Editor’s Column – October 2006

Summer is over and the fall is upon us! I hope everyone gets an opportunity to take one last long […]

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Summer is over and the fall is upon us! I hope everyone gets an opportunity to take one last long walk in the park or on your favorite trail. I do look forward to winter; I’ve always enjoyed the snow, freezing weather, all of it. It is what makes us Minnesotans!

In case I haven’t mentioned it before, there is now an opportunity to donate to Access Press online. Please do. (We’ll recognize you on the back page and send an IRS donation report.)

The annual Charlie Smith awards banquet is right around the corner—November 3rd, at Black Bear Crossings in St. Paul’s beautiful Como Lakeside Pavilion. If you haven’t attended previous banquets, don’t miss this year’s; it’s beginning to look like it’s going to be the best ever. There is no other event that is quite like the Charlie Smith awards banquet. Every year more people attend, and more fun and good talk is enjoyed. It is the networking opportunity of the year! It’s also a great chance to relax with colleagues and friends as we remember Charlie Smith, the founder of Access Press, and recognize a current leader in the same tradition.

By the way, nominations for this year’s Charlie Smith Award are now being accepted by the Access Press board of directors. The nomination committee has already received several applications. If they haven’t gotten yours, please send in a nomination for the person you think most represents Charlie Smith’s dedication to the disability community. Call us now to save a table for you and your organization. I look forward to seeing all of you there.

Below, last year’s Charlie Smith Award recipient, John Tschida, a colleague and mentor to many of us, has responded to an article that was first printed in the Star Tribune. What the Tribune, like most media covering the incident, called a “tragedy” was a diving accident that resulted in a spinal cord injury and a life changed forever in the blink of an eye. But as John explains, the real tragedy is that the 26-year-old man who suffered the accident may not have had the resources available to make an informed decision about living with his disabilities. This young man eventually made the decision to be taken off the respirator and to let nature take its course. This may have been the right decision for him; no one will ever know.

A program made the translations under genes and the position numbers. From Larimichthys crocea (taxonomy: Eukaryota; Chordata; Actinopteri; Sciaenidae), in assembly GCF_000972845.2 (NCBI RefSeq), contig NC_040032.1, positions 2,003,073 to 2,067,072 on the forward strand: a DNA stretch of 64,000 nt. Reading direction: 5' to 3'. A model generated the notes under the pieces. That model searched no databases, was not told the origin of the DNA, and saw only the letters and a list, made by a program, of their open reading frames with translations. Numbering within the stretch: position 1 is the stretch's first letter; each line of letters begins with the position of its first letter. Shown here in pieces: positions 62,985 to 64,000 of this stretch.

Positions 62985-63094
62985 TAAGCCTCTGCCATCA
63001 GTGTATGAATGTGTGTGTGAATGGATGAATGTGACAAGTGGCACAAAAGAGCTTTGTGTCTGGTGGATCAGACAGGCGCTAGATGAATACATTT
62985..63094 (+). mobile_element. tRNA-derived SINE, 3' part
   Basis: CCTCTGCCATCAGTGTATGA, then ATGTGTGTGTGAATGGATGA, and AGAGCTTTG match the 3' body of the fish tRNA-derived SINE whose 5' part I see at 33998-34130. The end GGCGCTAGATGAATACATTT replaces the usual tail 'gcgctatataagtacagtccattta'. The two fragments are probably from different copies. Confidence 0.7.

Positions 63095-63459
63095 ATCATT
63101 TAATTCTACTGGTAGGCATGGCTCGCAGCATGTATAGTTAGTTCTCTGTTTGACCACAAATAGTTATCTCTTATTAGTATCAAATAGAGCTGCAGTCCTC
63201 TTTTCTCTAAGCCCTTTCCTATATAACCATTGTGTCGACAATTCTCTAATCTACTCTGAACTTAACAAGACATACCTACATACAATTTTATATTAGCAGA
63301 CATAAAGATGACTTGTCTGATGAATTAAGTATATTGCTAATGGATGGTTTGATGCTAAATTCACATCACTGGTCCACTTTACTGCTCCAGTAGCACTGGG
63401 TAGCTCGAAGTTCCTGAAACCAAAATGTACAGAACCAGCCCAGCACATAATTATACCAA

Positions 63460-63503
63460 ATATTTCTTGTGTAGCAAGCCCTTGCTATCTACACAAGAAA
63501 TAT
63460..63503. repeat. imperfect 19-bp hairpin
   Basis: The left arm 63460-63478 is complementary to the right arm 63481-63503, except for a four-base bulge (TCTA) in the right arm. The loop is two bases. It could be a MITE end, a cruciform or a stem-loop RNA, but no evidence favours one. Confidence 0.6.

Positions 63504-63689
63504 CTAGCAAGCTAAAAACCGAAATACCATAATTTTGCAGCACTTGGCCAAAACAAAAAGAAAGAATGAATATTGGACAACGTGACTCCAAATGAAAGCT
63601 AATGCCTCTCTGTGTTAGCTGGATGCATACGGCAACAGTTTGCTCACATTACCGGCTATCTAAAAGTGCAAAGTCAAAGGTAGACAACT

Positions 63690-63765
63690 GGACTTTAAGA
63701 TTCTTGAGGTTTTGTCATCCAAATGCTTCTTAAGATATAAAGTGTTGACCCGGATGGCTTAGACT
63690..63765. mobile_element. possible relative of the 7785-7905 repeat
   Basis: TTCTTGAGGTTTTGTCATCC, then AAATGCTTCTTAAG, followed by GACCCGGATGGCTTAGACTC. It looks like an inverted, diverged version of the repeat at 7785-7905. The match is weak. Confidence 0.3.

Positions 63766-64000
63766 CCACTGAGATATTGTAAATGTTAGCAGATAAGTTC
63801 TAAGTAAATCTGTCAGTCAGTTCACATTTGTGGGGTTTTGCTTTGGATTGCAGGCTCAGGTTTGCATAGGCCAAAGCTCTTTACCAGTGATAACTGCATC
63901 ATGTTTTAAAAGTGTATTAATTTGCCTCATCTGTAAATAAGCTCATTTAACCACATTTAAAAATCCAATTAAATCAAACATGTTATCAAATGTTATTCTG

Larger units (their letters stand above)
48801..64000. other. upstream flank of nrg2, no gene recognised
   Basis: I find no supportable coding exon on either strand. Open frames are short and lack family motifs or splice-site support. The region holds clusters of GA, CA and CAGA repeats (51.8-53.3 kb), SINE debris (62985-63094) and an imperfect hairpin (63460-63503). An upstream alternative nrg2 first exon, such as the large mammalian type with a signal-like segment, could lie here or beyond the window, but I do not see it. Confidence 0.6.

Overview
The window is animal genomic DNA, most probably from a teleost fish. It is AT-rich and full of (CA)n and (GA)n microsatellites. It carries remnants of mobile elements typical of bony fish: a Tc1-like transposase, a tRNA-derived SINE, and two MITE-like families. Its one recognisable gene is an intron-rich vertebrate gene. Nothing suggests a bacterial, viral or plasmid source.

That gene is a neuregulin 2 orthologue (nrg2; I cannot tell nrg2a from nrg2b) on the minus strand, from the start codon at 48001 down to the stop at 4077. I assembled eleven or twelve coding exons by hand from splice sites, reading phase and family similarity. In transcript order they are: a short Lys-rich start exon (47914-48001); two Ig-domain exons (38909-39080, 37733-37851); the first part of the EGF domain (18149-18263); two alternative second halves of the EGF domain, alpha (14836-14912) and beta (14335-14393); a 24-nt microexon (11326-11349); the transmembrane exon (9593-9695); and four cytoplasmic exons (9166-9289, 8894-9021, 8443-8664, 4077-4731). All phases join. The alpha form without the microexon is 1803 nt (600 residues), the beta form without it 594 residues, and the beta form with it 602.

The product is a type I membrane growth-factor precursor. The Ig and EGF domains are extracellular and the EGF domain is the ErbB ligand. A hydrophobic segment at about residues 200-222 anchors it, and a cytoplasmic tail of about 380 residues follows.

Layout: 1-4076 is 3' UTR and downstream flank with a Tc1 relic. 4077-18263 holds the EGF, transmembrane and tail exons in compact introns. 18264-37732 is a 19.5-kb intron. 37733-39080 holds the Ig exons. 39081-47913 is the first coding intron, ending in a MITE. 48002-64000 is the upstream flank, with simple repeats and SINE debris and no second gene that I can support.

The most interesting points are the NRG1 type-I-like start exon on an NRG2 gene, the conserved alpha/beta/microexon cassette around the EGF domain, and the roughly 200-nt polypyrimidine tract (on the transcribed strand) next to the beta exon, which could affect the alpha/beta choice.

Although hindsight is, as they say, 20/20, his decision took the hindsight option away. But how many of us who have lived long enough say, “If I only knew 20 years ago what I know today, I most likely would have made different decisions throughout my life”? While it’s a cliché, it also rings very true. From the perspective of those of us who made a different decision, the tragedy is that this 26-year-old will miss out on the many unexpected miracles that all of us living with a disability know occur everyday. We find out, too, that miracles happen to us all, with and without a disability. As John says about living with a disability, “It is what it is.” Thank you, Mr. Tschida, for so eloquently putting to paper your deeper thoughts on “tragedy.”

By our next edition, the elections will be over (Well, we hope they will). We are highlighting, in our second round of candidate responses, the U.S. Congressional races. A big thank-you to all the candidates who responded. We now owe them the consideration of reading their responses and making a well-thought-through decision on Election Day, November 7. If you have more questions, please contact the candidates directly; each has a Web site. Or call Elections/Candidate Info. at the Minnesota Secretary of State: 651-215-1440, 877-600-8683, Fax: 651-296-9073; Minnesota Relay Service: 1-800-627-3529 or 711, [email protected]

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